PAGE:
Your credit score plays a critical role when you apply for a loan. Lower scores typically result in less-than-desirable loan terms, such as higher interest rates. A score above 760 typically results in the best interest rates, according to MyFICO.com. A score between 700 and 759 provides good interest rates but not as low as for scores above 760. Interest rates are highest for scores that are less than 620.
Credit Score Components
The Fair Isaac Corporation, commonly referred to as FICO, provides the formula used by some credit bureaus to determine your score. Five different categories are used to figure out the score, and each category has a different weight. For example, your payment history makes up 35 percent of your score. Payment history includes items you have missed or made late payments on as well as items you pay per your credit agreement. Other components of the score include amount owed (30 percent), length of history (15 percent), types of credit (10 percent) and new credit (10 percent).
Credit Reporting Agencies
There are three credit reporting agencies: TransUnion, Experian and Equifax. These agencies use your credit history and information to compute your score. Each agency should have the same information, but often, people find that their credit score varies from agency to agency. One reason for the discrepancy is that the agencies do not use the same formula to calculate the scores, even though they are working from the same information. For example, TransUnion uses its own formula to report scores to consumers, while Equifax reports the FICO score to consumers. The FICO score is the one that is used by lenders to determine loan terms.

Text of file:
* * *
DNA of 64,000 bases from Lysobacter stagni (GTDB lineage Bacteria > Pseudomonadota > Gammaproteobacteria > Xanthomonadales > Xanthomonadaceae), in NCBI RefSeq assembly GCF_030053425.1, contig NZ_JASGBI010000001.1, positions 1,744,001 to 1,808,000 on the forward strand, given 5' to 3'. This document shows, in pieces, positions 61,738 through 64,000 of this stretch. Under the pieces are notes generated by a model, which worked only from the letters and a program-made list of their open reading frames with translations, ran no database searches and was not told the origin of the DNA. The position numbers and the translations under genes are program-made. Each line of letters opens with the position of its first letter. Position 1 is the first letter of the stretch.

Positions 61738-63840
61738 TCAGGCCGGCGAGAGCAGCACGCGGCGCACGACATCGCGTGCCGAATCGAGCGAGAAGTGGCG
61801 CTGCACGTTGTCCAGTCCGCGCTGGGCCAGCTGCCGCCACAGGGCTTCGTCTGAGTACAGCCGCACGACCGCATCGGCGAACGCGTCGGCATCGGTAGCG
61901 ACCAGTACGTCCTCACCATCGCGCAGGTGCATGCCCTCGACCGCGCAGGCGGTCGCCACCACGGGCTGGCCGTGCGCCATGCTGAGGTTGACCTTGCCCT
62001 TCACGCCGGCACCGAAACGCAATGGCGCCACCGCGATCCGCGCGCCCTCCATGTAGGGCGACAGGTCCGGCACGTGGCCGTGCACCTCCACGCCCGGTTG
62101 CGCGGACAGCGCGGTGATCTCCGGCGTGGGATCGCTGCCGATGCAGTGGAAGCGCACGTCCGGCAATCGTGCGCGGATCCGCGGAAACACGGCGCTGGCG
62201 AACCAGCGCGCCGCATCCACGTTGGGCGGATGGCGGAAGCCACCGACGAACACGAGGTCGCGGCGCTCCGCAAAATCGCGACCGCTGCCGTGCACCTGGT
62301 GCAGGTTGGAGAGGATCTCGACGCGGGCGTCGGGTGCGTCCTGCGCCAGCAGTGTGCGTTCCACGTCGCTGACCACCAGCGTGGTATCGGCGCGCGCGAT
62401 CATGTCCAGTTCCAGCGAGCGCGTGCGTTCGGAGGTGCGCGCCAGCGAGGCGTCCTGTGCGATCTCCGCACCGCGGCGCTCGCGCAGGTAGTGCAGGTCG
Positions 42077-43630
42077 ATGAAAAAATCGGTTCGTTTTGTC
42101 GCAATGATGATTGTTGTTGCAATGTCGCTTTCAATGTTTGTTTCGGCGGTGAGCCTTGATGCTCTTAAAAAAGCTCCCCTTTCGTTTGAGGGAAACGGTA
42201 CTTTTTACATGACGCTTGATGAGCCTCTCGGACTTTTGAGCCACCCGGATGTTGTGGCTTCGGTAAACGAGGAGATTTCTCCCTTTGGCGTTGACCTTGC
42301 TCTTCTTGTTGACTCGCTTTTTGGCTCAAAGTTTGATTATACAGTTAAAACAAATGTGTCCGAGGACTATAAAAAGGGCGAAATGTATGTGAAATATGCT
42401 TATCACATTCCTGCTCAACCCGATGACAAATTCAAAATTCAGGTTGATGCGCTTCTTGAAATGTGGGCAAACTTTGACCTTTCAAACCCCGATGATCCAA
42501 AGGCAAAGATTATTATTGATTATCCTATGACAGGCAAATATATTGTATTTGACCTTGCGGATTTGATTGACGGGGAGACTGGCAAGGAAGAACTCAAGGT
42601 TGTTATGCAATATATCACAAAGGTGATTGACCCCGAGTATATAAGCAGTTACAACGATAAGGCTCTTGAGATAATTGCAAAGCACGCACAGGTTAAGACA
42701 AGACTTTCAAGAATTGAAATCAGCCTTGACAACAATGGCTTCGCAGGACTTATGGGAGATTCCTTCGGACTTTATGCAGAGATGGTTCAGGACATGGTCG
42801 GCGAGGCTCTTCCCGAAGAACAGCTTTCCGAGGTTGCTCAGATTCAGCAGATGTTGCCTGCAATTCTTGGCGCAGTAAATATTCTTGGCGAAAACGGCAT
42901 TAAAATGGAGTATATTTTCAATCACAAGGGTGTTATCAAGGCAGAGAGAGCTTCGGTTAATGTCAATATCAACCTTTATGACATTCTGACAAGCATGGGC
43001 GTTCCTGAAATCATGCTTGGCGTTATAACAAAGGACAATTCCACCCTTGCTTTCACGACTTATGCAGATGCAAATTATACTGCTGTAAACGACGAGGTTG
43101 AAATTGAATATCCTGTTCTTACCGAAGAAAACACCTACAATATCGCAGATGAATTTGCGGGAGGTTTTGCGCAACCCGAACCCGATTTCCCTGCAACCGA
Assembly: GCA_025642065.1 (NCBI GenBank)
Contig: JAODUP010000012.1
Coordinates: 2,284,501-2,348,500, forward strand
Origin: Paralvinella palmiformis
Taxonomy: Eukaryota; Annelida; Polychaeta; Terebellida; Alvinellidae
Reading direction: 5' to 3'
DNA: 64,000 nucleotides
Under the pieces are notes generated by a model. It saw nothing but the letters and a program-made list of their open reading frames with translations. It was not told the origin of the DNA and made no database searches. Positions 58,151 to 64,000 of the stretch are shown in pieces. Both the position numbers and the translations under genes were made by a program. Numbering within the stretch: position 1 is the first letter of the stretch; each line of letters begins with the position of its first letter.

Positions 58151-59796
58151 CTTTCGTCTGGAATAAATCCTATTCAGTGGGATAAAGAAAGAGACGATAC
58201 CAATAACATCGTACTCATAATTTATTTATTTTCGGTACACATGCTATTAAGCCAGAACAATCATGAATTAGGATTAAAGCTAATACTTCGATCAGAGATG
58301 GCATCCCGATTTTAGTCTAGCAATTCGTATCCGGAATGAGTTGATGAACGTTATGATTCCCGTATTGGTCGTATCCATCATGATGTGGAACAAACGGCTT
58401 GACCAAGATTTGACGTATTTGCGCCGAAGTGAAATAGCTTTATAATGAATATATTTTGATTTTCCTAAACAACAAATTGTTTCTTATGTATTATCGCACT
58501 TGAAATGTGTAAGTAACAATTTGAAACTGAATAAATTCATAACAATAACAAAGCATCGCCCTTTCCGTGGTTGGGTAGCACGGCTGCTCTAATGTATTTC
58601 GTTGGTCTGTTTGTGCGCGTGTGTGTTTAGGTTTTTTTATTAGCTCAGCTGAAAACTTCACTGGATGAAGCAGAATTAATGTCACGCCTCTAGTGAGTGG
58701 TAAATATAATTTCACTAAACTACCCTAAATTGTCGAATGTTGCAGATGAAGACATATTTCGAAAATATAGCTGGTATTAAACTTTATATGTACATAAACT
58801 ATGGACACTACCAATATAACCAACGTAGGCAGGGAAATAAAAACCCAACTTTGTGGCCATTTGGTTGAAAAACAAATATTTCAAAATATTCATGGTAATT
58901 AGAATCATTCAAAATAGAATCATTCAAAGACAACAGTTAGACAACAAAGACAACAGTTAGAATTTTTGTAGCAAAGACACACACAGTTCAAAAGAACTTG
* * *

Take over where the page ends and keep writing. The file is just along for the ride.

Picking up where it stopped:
Raising and Lowering Your Score
A credit score is not a fixed number; it can fluctuate considerably based on your activity. One way to make a score drop is to open several different credit accounts within a short time span. The impact of credit inquiries and new accounts varies based on your credit history and other factors, according to MyFICO.com. One inquiry typically makes your score drop by about five points. If you open four new credit cards within a month, your score can drop by around 20 points. Another way to make a score drop is to care a high balance on a revolving credit line, such as a credit card. Having a high balance makes you seem more risky to lenders. You can improve your score by paying off high balances, keeping them low in the future and by not opening several new accounts at once.
Finding Your Score
You can request your score through several companies online. MyFICO.com allows you to purchase your score, as do the three credit bureaus. You also have the option of purchasing your score after you check your credit report. According to the Fair Credit Reporting Act, you have the opportunity to review your report for free each year, through AnnualCreditReport.com. The free report does not include a free credit score, however. AnnualCreditReport.com is the only website that lets you get a free report. Other sites claim to provide you with a free score or free report, but usually with a catch. For example, you might get a free 14-day trial, then have to pay a monthly fee after that.
- Jupiterimages/Pixland/Getty Images
- How to Raise a Credit Score by 30 Points in 30 Days
- How to Increase Your Credit Score by 20 Points
- Does Searching Around for a Car Loan Affect My Credit?
- Why Isn't My Mortgage on My Credit Report?
- Reasons Why People Don't Get Approved for Credit Cards
- The Fastest Ways to Raise My Credit Score
- How to View My Credit Rating
- How to Get a Credit Rating Report